About a year ago, I wrote an article about cubicle-friendly plants that can survive — and thrive — without ever seeing sunlight through a window. Atop the list were the usual suspects you often see recommended to the black-thumbed: ZZ plants, peace lilies, snake plants, and pothos. All tend to be low-maintenance plants that are pretty tolerant of whatever you throw their way; really, they only need the occasional glass of water to stay happy wherever you put them. To get some hands-on experience while writing and researching that article, I bought a ZZ plant and kept it on my desk. Soon after it published, though, I received a gift from The Sill: a small jade pothos plant like the one horticulturalist and The Sill’s then–plant scientist Christopher Satch recommended when I spoke to him for my article.
At first, I’ll admit I didn’t quite know what to do with the pothos. The ZZ was easy because it just grows neat and vertical, making it well-suited to cubicle life. But the pothos is a little wilder. It’s a vining plant, so once it started to grow over the edge of pot, the leaves just sort of awkwardly pooled down on top of my desk. It came into its own after I put it on a little bamboo stool, and a year after receiving it, the pothos has now probably doubled in size. One of the vines hangs down, growing around the legs of the stand, and I put some little pins in the cubicle wall to support the other. I love the contrast between the nondescript office architecture, with all its right angles and muted colors, and the jungle-y bright green vines just doing their thing.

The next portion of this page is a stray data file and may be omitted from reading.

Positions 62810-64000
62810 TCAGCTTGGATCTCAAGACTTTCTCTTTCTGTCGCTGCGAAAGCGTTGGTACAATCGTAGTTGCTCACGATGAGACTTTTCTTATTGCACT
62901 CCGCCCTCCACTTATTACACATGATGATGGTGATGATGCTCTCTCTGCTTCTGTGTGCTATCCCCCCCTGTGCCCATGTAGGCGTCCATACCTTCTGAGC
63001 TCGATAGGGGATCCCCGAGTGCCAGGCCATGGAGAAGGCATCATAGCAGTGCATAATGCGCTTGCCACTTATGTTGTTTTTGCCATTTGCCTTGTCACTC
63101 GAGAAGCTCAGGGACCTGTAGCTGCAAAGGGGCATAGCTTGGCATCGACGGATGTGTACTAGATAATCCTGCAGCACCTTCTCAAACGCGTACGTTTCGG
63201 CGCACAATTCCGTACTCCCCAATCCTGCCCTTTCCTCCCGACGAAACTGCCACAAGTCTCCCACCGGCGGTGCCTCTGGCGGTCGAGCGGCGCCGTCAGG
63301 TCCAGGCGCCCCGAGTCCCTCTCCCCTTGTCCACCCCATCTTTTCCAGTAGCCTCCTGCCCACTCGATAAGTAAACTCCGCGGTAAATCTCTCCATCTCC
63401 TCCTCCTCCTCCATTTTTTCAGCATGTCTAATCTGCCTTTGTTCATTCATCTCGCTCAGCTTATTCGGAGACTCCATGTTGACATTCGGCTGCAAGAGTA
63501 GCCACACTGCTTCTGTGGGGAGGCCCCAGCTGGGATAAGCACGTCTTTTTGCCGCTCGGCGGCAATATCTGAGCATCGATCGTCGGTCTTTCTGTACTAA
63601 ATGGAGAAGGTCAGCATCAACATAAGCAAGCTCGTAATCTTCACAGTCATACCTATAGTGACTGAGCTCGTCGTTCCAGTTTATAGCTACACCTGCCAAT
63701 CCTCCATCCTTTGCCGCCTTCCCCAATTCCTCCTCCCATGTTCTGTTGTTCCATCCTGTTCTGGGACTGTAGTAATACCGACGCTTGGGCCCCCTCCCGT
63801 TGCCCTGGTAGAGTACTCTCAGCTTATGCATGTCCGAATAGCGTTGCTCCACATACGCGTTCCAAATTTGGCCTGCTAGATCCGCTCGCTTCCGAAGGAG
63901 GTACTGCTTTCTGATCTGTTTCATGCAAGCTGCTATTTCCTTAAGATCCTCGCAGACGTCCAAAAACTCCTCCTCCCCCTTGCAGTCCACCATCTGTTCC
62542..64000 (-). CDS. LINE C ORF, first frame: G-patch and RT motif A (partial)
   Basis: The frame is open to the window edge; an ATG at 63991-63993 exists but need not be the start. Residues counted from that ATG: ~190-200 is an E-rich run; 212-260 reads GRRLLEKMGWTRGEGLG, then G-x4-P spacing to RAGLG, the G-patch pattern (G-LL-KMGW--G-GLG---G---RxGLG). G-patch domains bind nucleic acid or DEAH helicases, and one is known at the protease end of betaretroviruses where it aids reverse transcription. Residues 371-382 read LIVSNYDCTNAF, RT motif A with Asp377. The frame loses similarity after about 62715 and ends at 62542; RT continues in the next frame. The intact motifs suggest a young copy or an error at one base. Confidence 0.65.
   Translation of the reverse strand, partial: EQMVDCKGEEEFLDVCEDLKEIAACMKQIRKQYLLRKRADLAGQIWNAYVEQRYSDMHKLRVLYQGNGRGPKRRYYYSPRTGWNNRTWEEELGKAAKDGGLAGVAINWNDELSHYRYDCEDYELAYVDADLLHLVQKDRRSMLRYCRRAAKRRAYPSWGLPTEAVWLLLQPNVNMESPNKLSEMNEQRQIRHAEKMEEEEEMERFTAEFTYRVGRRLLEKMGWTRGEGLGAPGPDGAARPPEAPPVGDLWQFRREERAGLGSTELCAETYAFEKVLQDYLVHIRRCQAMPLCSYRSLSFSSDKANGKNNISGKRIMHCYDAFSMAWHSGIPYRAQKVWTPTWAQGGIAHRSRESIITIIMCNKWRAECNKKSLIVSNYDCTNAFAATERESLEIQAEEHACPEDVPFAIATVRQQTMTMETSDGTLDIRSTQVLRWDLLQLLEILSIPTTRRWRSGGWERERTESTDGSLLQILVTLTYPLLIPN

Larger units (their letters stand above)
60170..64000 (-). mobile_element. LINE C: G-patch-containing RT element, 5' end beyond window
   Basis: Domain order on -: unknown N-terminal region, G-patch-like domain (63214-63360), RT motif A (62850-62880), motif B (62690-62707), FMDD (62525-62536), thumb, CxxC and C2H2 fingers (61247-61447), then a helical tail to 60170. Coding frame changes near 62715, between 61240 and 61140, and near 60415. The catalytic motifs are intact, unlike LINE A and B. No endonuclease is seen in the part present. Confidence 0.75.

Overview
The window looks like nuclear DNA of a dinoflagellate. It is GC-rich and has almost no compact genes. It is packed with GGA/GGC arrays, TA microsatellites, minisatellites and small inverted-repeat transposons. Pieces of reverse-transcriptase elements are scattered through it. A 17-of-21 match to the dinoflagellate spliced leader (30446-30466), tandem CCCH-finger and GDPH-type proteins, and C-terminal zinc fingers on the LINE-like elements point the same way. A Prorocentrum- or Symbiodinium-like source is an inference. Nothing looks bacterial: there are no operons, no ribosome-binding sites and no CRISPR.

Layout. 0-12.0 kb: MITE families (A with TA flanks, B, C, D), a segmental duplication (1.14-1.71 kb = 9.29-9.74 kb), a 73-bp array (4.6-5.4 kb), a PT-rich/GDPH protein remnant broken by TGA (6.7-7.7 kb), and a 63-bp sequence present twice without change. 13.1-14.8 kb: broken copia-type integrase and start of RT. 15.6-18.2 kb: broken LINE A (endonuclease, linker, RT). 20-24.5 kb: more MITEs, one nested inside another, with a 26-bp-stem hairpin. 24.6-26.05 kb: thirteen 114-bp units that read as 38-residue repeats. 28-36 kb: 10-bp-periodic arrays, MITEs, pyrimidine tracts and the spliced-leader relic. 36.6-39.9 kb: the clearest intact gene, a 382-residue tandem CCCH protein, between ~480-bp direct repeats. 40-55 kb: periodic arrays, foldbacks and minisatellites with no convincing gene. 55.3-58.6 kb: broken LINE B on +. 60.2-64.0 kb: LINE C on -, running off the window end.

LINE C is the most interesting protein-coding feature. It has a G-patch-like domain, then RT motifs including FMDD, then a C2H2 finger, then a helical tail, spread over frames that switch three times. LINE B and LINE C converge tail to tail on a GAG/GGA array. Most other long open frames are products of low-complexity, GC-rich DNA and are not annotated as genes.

But a pothos is more than just a great office plant (not that there’s anything wrong with that!). It’s also a really fantastic houseplant. I have another jade pothos in my apartment that I inherited when I moved in four years ago, and it’s still going strong after many prunings and re-pottings. Since pothos don’t need much light, they’re great for adding a pop of green on shelves and ledges that could use a little something. The hanging vines create a dynamic visual, a sort of overgrown and lush look. Pothos are, of course, also great to hang, but I think putting one on a shelf or simple stool is probably the easiest way to elevate the plant enough for its vines to unfurl. Though, lately, I’ve also seen people (on plant Instagram at least) starting to take advantage of pothos’s vining inclination by training them to grow up a moss pole, or by supporting the vines with little hooks so they can crawl up walls. Truly, it’s hard to go wrong with where you put one. Just don’t overwater it.
My pothos is the only plant I own from The Sill, but I remember being really impressed when it arrived. Everything was well packaged and the plant showed up in very good condition — inside its own nice-looking ceramic pot, no less. There are a bunch of pots to choose from, too, but I like the Hyde because it has a built-in drainage hole and a separate saucer (meaning there’s less risk of root rot from excess water). Normally you pay a slight premium at The Sill, but with this Cyber Monday deal, you’re getting plant and pot for basically the same price as buying everything separately and potting it yourself. It might even be cheaper. Either way, if you buy only one thing today, and you have five-inches of surface area to spare — at your desk, home, or wherever else — you can’t go wrong with a pothos.
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